“The recent hurricanes that devastated the Gulf Coast states focused national attention on some major inadequacies in America’s disaster response system, [including] the ability of medical providers and the health insurance system to cope effectively with the disruptions,” writes Edmund F. Haislmaier of The Heritage Foundation. “While the federal government can and should help, simply expanding Medicaid is a poor solution,” writes Haislmaier. Policymakers should instead offer a temporary, refundable, and advanceable health insurance tax credit, like the one proposed by Louisiana Rep. Bobby Jindal (H.R. 4086). The tax credit would “help those who are affected by a major disaster to continue paying the premiums for their private health insurance coverage” and “would be an important part of the solution for the 65 to 70% of the population covered by private, employer-sponsored, and non-group health insurance,” concludes Haislmaier. “By helping to ensure that the vast majority of those who had private health insurance coverage before a disaster struck would be able to keep it following the disaster, the tax credit would prevent those individuals from suddenly adding to the burden of uncompensated care on medical providers, becoming dependent on public assistance, or joining the ranks of the uninsured.”
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Source: Kaiser Family Foundation/Hewitt Associates, December 2005

Seventy-nine percent of businesses that currently provide retiree health benefits will continue their retiree drug coverage and accept the drug subsidy payment from Medicare when the benefit begins in 2006, according to a new survey by the Kaiser Family Foundation and Hewitt Associates. It is estimated that the average employer surveyed will receive $644 per individual retiree from Medicare in 2006. The survey finds employer retiree plans to be more generous than the standard Part D benefit, “suggesting it may often be in the retiree’s best interest to remain in employer plans.” However, “More than four in 10 employers taking the subsidy say they will not permit retirees to re-enroll in employer plans if retirees sign up for Medicare prescription drug plans,” according to the survey. “This finding underscores the importance of safeguards to deter retirees from making an irrevocable decision with potentially adverse long-term financial implications.”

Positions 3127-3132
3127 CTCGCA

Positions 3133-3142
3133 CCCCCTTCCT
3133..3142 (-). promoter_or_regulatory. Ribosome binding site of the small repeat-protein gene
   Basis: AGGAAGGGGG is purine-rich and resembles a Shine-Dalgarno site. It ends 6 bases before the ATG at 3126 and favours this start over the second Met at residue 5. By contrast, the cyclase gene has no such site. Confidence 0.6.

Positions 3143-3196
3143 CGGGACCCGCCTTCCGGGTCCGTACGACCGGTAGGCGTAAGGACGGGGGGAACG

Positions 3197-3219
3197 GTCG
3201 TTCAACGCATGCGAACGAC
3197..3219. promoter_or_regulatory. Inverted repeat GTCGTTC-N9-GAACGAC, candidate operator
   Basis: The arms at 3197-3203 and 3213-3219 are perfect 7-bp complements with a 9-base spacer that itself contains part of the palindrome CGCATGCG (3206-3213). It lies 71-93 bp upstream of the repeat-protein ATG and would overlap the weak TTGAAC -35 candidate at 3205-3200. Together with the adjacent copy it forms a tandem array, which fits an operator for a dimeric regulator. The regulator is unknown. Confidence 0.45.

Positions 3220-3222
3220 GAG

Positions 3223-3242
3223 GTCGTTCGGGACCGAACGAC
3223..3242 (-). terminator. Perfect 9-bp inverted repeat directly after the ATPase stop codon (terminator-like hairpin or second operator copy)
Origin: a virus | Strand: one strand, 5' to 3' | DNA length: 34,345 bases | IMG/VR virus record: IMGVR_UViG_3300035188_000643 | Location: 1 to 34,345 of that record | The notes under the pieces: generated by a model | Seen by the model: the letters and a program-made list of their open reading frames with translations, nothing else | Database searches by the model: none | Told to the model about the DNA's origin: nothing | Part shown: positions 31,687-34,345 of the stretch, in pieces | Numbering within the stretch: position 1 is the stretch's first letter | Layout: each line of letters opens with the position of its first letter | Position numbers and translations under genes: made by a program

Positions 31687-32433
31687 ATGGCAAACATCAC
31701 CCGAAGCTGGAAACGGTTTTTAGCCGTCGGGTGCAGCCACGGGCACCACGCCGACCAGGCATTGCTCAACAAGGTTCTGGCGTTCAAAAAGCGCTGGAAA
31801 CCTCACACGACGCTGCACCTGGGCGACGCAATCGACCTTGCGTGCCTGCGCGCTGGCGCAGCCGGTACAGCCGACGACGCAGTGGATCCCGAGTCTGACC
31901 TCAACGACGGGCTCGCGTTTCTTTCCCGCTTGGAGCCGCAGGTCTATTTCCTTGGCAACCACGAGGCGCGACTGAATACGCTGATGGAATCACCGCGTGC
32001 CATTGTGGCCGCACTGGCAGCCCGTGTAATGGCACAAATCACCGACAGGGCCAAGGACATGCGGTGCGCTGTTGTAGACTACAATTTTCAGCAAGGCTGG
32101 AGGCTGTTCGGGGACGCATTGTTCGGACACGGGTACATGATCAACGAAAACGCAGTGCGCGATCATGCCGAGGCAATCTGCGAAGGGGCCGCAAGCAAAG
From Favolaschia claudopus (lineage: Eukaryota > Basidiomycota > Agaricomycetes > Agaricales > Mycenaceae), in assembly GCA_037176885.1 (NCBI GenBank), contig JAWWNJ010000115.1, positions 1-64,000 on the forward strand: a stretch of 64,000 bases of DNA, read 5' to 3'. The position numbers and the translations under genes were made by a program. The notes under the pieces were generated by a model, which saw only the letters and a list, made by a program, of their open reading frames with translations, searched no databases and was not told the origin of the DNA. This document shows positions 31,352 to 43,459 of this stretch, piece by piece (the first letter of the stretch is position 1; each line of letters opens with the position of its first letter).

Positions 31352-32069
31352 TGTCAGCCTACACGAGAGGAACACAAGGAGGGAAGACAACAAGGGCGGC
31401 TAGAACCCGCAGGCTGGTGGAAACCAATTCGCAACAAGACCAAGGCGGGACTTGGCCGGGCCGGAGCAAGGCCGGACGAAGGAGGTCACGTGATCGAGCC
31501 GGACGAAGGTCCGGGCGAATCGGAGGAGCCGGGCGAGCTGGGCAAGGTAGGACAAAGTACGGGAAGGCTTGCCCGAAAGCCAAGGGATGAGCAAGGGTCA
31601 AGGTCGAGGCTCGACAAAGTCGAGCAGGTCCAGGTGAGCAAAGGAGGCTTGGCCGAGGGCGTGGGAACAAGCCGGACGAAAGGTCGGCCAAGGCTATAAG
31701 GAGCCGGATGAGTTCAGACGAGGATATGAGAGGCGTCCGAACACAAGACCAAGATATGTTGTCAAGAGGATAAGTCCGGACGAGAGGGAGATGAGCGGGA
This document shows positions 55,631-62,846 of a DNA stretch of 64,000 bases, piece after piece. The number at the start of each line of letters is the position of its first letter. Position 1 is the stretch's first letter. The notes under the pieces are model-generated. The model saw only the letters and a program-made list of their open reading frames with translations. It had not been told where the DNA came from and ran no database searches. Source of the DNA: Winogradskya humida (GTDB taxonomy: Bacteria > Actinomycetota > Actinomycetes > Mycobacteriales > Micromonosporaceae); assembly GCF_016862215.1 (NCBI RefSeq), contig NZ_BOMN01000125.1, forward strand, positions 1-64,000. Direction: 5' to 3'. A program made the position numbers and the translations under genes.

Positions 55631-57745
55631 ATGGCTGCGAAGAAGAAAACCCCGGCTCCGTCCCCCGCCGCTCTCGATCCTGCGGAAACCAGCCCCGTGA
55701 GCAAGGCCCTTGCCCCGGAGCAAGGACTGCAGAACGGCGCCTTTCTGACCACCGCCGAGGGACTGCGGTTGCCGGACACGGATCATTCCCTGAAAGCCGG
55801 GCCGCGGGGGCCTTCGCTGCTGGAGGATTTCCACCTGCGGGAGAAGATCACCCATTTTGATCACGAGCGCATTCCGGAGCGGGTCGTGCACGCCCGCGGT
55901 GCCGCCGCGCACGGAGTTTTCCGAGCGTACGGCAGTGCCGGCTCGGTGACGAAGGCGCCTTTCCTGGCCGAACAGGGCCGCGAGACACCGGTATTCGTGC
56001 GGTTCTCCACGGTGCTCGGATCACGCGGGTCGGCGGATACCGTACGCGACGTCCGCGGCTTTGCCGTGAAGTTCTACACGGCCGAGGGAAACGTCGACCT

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Author: John C. Goodman
Source: National Center for Policy Analysis, 12/05/05

John Goodman takes a 30,000-foot economist’s view of our health care system, and finds many of the problems are rooted in flawed economic incentives. He focuses in particular on spending on prescription drugs. “While there has been a rising chorus of complaints in recent years over the high cost of prescription drugs, the vast majority of patients overpay for their drugs – in part because they fail to employ shopping techniques” to find the best prices and seek generic substitutes. He also says that health care is rationed in the U.S. by unnecessarily long waiting times in doctors’ offices and hospitals. “The exterior offices of lawyers?and other professionals are called ‘reception areas,’ not ‘waiting rooms.'” And he says a properly functioning market in the health sector is impeded by backward financial incentives in which physicians are paid for providing less efficient, more labor intensive care rather than more efficient and economical telephone and online consultations.
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The Medical Malpractice Myth?
American Enterprise Institute Event
Monday, December 19, 2005, 2:00-4:00 p.m.
Washington, D.C. 20036

For additional details and registration information, go to: